Supreme Court Criticizes Favoritism in Salary Allocation

Supreme Court Law Insider

LI Network

Published on: December 07, 2023 at 17:48 IST

A recent Supreme Court ruling criticized authorities responsible for assigning a higher pay scale to an employee (respondent No. 4) at the Commission for Scientific and Technical Terminology (CSTT).

The court raised concerns about potential collusion between the authorities and the favored employee, resulting in an unjustifiable salary increase.

Asserting that identical rules governed the cadre, the court decried the isolation of a specific post for preferential treatment as a clear violation of established norms.

The bench, comprising Justices Rajesh Bindal and Hima Kohli, heard an appeal against the Delhi High Court’s division bench judgment, which upheld the tribunal’s decision dismissing the appellant’s claim for an equal pay scale and benefits as granted to respondent No. 4.

The tribunal had based its decision on both being governed by the same set of rules and performing identical duties.

The case, dating back to 1990, involved appellant No. 1 joining CSTT as a Research Assistant, subsequently promoted to Scientific Officer in 1997.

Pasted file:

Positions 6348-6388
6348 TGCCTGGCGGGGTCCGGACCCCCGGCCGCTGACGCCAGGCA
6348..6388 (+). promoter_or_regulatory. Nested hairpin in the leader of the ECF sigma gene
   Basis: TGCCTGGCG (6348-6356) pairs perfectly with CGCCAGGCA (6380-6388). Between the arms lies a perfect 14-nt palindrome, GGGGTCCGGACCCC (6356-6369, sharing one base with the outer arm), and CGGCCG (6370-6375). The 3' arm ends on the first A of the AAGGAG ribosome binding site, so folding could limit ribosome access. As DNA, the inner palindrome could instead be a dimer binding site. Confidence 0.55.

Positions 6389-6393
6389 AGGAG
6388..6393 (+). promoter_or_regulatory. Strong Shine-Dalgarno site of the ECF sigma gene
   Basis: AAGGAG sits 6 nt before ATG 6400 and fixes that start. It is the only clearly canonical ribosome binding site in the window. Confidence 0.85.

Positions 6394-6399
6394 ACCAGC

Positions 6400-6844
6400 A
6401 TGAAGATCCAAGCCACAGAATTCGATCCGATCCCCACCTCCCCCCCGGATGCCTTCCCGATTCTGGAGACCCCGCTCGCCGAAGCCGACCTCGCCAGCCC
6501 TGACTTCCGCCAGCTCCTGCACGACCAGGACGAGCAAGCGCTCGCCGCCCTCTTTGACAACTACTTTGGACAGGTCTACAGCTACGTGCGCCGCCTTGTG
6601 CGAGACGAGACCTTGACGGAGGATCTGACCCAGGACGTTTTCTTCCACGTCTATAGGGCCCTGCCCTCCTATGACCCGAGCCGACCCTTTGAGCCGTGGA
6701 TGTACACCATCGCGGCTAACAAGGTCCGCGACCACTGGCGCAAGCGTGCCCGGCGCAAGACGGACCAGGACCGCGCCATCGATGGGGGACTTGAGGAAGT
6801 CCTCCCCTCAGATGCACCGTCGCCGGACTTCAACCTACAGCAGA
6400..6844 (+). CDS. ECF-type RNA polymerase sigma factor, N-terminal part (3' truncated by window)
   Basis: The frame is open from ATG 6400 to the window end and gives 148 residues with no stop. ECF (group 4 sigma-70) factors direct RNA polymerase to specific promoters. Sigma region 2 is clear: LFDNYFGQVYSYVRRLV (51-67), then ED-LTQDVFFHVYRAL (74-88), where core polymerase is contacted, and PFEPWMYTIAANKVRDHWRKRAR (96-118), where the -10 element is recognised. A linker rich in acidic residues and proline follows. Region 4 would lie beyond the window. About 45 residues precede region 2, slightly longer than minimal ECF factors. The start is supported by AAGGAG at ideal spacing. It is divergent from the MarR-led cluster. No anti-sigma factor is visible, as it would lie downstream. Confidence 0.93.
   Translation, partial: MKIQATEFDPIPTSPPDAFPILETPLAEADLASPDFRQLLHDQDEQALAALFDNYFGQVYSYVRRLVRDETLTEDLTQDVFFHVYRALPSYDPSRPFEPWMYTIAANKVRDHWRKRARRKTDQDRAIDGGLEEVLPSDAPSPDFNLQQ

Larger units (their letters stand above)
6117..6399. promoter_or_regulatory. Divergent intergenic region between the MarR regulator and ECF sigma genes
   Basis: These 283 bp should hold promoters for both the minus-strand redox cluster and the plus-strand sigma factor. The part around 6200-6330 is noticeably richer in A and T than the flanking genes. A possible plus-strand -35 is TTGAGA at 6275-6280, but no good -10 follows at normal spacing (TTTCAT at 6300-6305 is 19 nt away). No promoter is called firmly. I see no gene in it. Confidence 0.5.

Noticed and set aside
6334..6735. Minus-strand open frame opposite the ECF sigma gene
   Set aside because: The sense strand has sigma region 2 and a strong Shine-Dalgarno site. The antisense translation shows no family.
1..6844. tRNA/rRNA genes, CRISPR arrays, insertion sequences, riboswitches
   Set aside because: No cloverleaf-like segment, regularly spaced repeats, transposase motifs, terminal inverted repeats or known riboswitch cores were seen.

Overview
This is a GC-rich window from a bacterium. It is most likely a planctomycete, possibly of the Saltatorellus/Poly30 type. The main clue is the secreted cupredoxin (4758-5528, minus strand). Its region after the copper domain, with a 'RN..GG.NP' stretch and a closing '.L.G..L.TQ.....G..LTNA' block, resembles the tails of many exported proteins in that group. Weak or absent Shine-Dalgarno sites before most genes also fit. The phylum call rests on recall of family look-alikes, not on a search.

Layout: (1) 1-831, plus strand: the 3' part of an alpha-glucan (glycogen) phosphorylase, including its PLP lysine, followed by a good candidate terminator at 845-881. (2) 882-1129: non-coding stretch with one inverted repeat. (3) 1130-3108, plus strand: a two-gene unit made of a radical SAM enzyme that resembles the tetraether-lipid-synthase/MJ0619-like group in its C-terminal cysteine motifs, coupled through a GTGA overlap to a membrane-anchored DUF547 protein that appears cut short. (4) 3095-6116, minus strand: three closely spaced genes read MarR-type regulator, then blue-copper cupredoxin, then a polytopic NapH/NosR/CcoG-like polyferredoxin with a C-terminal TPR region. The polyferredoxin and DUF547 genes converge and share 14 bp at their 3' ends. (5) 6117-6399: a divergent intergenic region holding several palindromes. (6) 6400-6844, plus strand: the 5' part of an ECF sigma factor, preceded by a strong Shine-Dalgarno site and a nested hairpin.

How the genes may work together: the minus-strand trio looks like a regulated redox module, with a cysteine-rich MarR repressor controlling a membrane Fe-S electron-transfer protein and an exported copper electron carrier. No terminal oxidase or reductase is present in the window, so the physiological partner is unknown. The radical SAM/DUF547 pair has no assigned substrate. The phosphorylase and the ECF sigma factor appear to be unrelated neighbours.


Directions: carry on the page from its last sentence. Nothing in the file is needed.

Respondent No. 4, initially a Research Assistant, later left CSTT and pursued a career in Ayurvedic medicine, eventually receiving a higher pay scale in 2006, despite not practicing as a doctor within CSTT.

The court questioned the authorities’ lack of diligence, citing the improper grant of Non-Practising Allowance (NPA) and the subsequent declaration of the post as ex-cadre in 2007.

It noted the respondent’s strategic pursuit of deputations and highlighted the reliance on recommendations unrelated to his role.

The judgment exposed the ongoing favoritism and strategic maneuvers between respondent No. 4 and the authorities, stating, “the respondent No. 4 generated litigation and planned new devices to steal a march over others similarly situated as him.”

Scrutinizing subsequent changes and the framing of separate rules for the respondent in 2014, the court questioned the legality and intention behind these actions.

The court declared the order granting a higher pay scale with retrospective effect as illegal and unsustainable, setting aside the justifying order and quashing decisions by the Tribunal and the High Court.

The court also directed the recovery of the excess amount paid to respondent No. 4, emphasizing the deliberate nature of the infraction.

Case Title: Dr PN Shukla v. Union of India

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